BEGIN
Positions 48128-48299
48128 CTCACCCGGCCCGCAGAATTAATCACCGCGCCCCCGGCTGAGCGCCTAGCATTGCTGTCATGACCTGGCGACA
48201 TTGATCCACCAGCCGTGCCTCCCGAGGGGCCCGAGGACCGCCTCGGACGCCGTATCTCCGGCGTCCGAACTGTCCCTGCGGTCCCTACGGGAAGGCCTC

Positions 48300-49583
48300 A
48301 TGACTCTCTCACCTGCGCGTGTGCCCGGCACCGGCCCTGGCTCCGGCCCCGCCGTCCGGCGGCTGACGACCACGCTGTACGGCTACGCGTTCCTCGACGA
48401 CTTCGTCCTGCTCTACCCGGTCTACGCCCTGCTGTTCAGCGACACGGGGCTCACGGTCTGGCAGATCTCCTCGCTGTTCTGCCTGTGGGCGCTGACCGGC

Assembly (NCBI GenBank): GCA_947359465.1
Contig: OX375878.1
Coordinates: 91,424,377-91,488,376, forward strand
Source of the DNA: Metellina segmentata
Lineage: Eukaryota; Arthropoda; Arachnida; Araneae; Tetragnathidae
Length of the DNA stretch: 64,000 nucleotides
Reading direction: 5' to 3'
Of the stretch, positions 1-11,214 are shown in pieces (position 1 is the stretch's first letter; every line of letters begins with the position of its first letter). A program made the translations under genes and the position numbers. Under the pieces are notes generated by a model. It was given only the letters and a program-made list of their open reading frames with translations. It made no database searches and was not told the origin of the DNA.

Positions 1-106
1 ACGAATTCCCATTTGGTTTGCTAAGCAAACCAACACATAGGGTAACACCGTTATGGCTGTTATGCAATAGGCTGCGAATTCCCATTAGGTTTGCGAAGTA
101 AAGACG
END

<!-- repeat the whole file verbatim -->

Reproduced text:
Positions 48128-48299
48128 CTCACCCGGCCCGCAGAATTAATCACCGCGCCCCCGGCTGAGCGCCTAGCATTGCTGTCATGACCTGGCGACA
48201 TTGATCCACCAGCCGTGCCTCCCGAGGGGCCCGAGGACCGCCTCGGACGCCGTATCTCCGGCGTCCGAACTGTCCCTGCGGTCCCTACGGGAAGGCCTC

Positions 48300-49583
48300 A
48301 TGACTCTCTCACCTGCGCGTGTGCCCGGCACCGGCCCTGGCTCCGGCCCCGCCGTCCGGCGGCTGACGACCACGCTGTACGGCTACGCGTTCCTCGACGA
48401 CTTCGTCCTGCTCTACCCGGTCTACGCCCTGCTGTTCAGCGACACGGGGCTCACGGTCTGGCAGATCTCCTCGCTGTTCTGCCTGTGGGCGCTGACCGGC

Assembly (NCBI GenBank): GCA_947359465.1
Contig: OX375878.1
Coordinates: 91,424,377-91,488,376, forward strand
Source of the DNA: Metellina segmentata
Lineage: Eukaryota; Arthropoda; Arachnida; Araneae; Tetragnathidae
Length of the DNA stretch: 64,000 nucleotides
Reading direction: 5' to 3'
Of the stretch, positions 1-11,214 are shown in pieces (position 1 is the stretch's first letter; every line of letters begins with the position of its first letter). A program made the translations under genes and the position numbers. Under the pieces are notes generated by a model. It was given only the letters and a program-made list of their open reading frames with translations. It made no database searches and was not told the origin of the DNA.

Positions 1-106
1 ACGAATTCCCATTTGGTTTGCTAAGCAAACCAACACATAGGGTAACACCGTTATGGCTGTTATGCAATAGGCTGCGAATTCCCATTAGGTTTGCGAAGTA
101 AAGACG